Our data and systems are frequently under attack these days. A more traditional attack is from external threats like viruses or hackers trying to gain access from outside of your environment. Threats from inside your environment are on the increase though so how are you going to approach securing your environment from within?
An insider threat is a common term used by technical and non-technical people but often there are slightly different interpretations of what it means. From my perspective an insider threat is a security threat that originates from within the organisation being attacked or targeted. This could be anyone who has been given access to your environment now or any point in the past. In the past, security threats were often dealt with via traditional security methods like firewalls to keep people out of your network. An insider threat though is different in that you have given people access to your network but that access is being misused. Due to it being internal this can often be much harder to track and protect against.
It is thought that there are millions of insider attacks every year, obviously ranging in size from ones you don’t hear about to huge data breaches. It’s a very difficult statistic to nail down but insider threats that leak data can take days, weeks or even months to identify. Most companies surveyed often don’t have anything in place to let them find these data breaches at all which is why statistics are hard to qualify. The longer these threats remain undetected though the longer the data leak can potentially occur for and this can increase any regulatory punishment that may be imposed.
A survey that was carried out for us detailed that:
Perhaps the most startling statistic though, to go with this, is that one in every two employees believe it is OK to take company data.
The main three areas where a data leak or configuration change, caused by an insider threat, impacts a company are:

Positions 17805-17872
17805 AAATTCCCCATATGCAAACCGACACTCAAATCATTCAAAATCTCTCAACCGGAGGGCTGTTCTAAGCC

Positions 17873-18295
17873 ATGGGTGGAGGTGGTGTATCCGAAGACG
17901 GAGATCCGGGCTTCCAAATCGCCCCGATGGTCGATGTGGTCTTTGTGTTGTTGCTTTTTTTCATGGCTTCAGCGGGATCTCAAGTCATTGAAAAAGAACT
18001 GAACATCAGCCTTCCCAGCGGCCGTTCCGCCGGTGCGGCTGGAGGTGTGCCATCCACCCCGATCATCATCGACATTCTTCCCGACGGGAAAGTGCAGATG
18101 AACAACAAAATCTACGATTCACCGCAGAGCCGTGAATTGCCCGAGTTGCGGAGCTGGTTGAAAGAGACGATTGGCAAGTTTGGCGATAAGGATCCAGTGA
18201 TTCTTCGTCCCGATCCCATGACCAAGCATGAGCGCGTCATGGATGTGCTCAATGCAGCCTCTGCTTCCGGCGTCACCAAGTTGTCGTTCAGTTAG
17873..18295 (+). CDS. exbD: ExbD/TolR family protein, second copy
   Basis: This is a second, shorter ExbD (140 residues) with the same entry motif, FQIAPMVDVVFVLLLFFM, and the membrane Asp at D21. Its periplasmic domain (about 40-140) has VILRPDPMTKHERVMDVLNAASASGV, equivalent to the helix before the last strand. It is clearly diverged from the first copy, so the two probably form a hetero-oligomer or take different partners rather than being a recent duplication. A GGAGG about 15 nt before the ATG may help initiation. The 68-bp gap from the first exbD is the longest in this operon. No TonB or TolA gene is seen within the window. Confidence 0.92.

A company’s name can become infamous very quickly with a bad data breach and this can affect future business negatively and take years to fully recover their reputation. In addition, regulation is becoming more and more powerful, and the fines and punishments that regulators can impose are forever increasing.
Well the insider threat typically falls into one of malicious activity, negligent behaviour or an accidental breach. Malicious is obvious enough in that an individual has decided to exploit the access they have in their employees environment to release confidential information or cause internal damage for material gain or some other motive.
Negligent behaviour is varied and can include things like employees not following correct policy for storing sensitive information or opening an attachment from an unknown source that triggers a ransom-ware attack. Finally, accidental releases could include things like accidentally sending data to the wrong email address or sharing data that they did not realise was confidential.
There are a myriad of different approaches that companies can make to minimise the likelihood and impact of the insider threat but I would suggest the following as some high level activities to carry out:
We have software that can help to combat the insider threat in a variety of ways. Why not come along and learn for yourself in London on 15th June or in Birmingham on 20th June where you will be able to get ‘hands on’ with our products and understand how they can help to combat the insider threat.